I was born and raised in a very small town in Appalachia to be specific Appalachia stretches across 13 states but the whole of my state is enclosed in Appalachia which is West Virginia. My parents had a 60 acre farm where we raised everything we ate. We drank out of water hoses and did not die either by today’s standards….(joke) I am 48 so I grew up in the age of almost no technology to speak of no cell phones, smartphones, tablets, computers ect. As a kid I hated all the hard work we had to do every Summer/Fall. We had a small apple orchard we shared with our grandparents who lived on the next farm and we had huge root vegetable crops each year along with raising pigs.
The end of summer would come and the real work began. Peeling about a million apples each year to preserve, dry and basically every way you could eat a apple it was done by us. It wasn’t enough that we did all this on our own farm but then we would visit the grandparents farm, my aunt’s farm and do the exact same thing there too. Then here comes the real work of preserving/canning everything from the root vegetable garden because as a child what I saw as work in reality became what we would survive on each winter. We also had huge grape vines, and blackberry and raspberry bushes to harvest as well as a few peach tree’s and saying summer/fall was a busy time was an understatement. We also made our own butter, cream and cheese in addition to having around 30 chickens. There is no idle time on the farm, there is always something that needs done.
I am not all together certain I was truly aware that we were poor back then. But, it really didn’t matter I suppose you could say we lived up a holler…..but let me clarify a misconception of a majority of people from my region we do not have extreme accents like you see of some people on TV I am not sure where they find some of those, but I can assure you most of us speak quite normally. I also suppose some people would of considered us hill folk but my father was an educated man who served 25 years in the military. We were taught right from wrong, my parents were very strict and at 48 years old I do not regret one moment of what we were taught. My only wish and regret is that I would of understood the importance of all the hard work of harvest time better back then.
We ran around in the woods as children there was a whole mountain behind our house to explore and we made good work of exploring and foraging for roots, and herbs. My grandfather had a remedy for almost everything. He was very knowledgeable in roots in herbs and used them quite frequently with all of us. He used to ply us with yellow root all the time and if any of you have ever used that….it’s the worst and most bitter tasting herb to stomach.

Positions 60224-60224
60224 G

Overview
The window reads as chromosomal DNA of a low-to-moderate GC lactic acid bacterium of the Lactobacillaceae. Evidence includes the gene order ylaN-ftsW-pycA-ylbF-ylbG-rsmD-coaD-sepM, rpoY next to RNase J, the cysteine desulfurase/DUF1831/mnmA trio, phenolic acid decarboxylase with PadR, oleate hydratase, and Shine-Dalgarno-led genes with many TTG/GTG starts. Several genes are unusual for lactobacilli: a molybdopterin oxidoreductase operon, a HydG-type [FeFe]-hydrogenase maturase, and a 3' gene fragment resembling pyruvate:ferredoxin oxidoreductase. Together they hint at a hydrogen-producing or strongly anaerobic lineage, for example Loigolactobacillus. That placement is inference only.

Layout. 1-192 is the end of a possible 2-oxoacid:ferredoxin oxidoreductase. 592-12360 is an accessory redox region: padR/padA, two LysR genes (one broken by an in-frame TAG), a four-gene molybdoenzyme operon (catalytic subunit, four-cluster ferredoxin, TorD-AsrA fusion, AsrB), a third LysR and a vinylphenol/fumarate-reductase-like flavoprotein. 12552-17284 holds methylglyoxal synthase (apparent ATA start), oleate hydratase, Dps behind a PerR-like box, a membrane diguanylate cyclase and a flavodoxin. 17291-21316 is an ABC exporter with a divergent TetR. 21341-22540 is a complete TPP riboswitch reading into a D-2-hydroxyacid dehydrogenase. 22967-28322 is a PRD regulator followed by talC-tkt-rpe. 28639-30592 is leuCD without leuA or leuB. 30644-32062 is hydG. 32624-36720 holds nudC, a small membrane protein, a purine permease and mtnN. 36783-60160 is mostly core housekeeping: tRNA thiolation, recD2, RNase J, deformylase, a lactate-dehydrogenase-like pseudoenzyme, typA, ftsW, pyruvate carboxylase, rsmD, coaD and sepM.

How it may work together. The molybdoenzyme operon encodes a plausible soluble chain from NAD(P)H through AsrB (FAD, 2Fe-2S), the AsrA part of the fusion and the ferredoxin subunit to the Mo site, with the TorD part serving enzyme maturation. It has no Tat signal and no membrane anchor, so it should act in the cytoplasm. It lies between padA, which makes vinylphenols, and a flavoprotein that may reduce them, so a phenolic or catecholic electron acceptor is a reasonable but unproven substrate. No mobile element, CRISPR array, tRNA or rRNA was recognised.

When my grandparents got older my father decided it was time for everyone to move to town and so we all did. My grandparents found a small house less than a mile from us and they were a everyday part of our lives. But even though we have moved to town we would still continue the large root vegetable gardens and still much preserving/canning for all of my childhood. My grandparents had 3 huge apple tree’s on there property and we still harvested so much and gave bushels away.
I suppose my true point to this is…..in this region I was raised much the same as anyone else around here. Whatever you harvest becomes what you live on in the winter. We didn’t even have meat that often only on Sundays. But our diet would consist largely of vegetables BUT we are also speaking of fried everything, fried potatoes, green tomatoes, squash. Any meat usually fried as well. So I was always cursed as the chubby kid and I liked to eat. I am not sure that ever really changed. Years of eating fried foods, biscuits and gravy, or tons of cornbread. It was a very high carb lifestyle that is even true today.
If you are poor and live here your shopping cart is not filled with fruits and veggies because once you buy those they have a very short shelf life at home. You are forced into a high carb lifestyle to be able to stretch that as far as you can. Every single choice you make at the grocery store is based on how many meals you can make by making that choice. It is not uncommon for people to have spaghetti very often because it’s cheap. Or any type pasta for that matter…I was raised on Goulash which was simply in my house macaroni and hamburger and a jar of canned tomato bits.
Nor was it ever uncommon for the ladies of my family to establish bragging rights of how many quart jars were preserved/canned during harvest time. I by no means do the scale of preserving/canning that my mother did but I along with my sister were taught at a very young age all these methods and of course our methods revolve around the Ball Canning Book passed down from mother. I don’t even cook in any resemblance to my mother because of everything I’ve read about don’t eat this, don’t fry that. I eat nothing fried at all now. YOU would think that may make a greater impact on my weight loss journey but it really doesn’t. And still to survive in this region requires you to grow a great deal of your food sources and be super creative in all aspects.